Chancellor Philip Hammond announced in his autumn budget statement on 22 November that he’ll increase the ‘national living wage’. But this may have duped some people into thinking they’re actually receiving one.
Hammond said during his budget speech that the government would increase the national living wage:
From April, it will rise 4.4% from £7.50 an hour to £7.83.
Former chancellor George Osborne was accused of appropriating the term ‘living wage’ from the Living Wage Foundation. The government introduced a ‘national living wage’ for all workers aged 25 or over in 2016. And they kept the national minimum wage as the minimum hourly rate that under 25-year-olds can receive by law. But the exact rate depends on their age.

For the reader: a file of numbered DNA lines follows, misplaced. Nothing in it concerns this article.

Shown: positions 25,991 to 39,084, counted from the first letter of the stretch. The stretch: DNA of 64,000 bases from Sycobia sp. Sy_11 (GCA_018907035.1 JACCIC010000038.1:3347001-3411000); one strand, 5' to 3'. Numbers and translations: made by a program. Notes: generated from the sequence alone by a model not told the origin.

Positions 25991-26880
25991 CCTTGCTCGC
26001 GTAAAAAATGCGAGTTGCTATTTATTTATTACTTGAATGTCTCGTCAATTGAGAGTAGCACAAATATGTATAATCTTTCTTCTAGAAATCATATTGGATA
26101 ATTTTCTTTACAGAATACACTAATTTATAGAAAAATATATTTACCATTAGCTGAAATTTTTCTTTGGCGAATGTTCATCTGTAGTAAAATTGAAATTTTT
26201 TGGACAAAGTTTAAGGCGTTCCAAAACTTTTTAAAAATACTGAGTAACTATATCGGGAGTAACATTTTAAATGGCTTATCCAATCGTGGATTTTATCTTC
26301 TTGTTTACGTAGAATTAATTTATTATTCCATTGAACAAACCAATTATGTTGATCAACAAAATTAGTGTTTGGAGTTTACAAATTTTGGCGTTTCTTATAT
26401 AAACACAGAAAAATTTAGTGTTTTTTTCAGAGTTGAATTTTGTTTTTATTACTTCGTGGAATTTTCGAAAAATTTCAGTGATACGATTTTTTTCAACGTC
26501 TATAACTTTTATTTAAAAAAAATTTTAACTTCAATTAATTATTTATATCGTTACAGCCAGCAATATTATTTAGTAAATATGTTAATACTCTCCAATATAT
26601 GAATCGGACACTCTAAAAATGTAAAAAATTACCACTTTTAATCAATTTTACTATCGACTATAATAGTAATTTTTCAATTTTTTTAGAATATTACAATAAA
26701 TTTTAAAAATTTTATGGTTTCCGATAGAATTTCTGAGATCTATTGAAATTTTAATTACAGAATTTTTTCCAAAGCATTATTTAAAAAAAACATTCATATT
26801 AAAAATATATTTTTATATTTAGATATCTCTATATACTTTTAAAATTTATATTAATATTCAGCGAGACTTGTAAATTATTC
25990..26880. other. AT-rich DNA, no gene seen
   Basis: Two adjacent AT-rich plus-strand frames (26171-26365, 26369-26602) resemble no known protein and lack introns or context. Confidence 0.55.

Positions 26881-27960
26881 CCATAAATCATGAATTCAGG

Young people, who are suffering from a growing age inequality gap, will see a rise in the national minimum wage. But rates will still be as low as £3.70 an hour for an apprentice or £4.20 for a 16-to-17-year-old. And the increase still leaves the highest rate below the Living Wage Foundation’s recommendation for the real living wage – a voluntary rate of pay calculated according to what employees and their families need to live.
The real living wage currently sits at £8.75 an hour for those outside of London and £10.20 an hour within London. And there have been recent instances of workers on strike for the real living wage in order to make ends meet.
Labour leader Jeremy Corbyn has said Labour would implement a £10 an hour minimum wage by 2020. And the Green Party has called for a £10 minimum wage since 2014. In contrast, the Conservatives originally pledged a £9 an hour national living wage by 2020. It’s a target they now look set to miss [paywall].
This shows how far Hammond and the Conservative Party’s proposals are from what an actual ‘living wage’ should look like. And using the term helps distort the reality that there are still many people earning well below what they need to get by.
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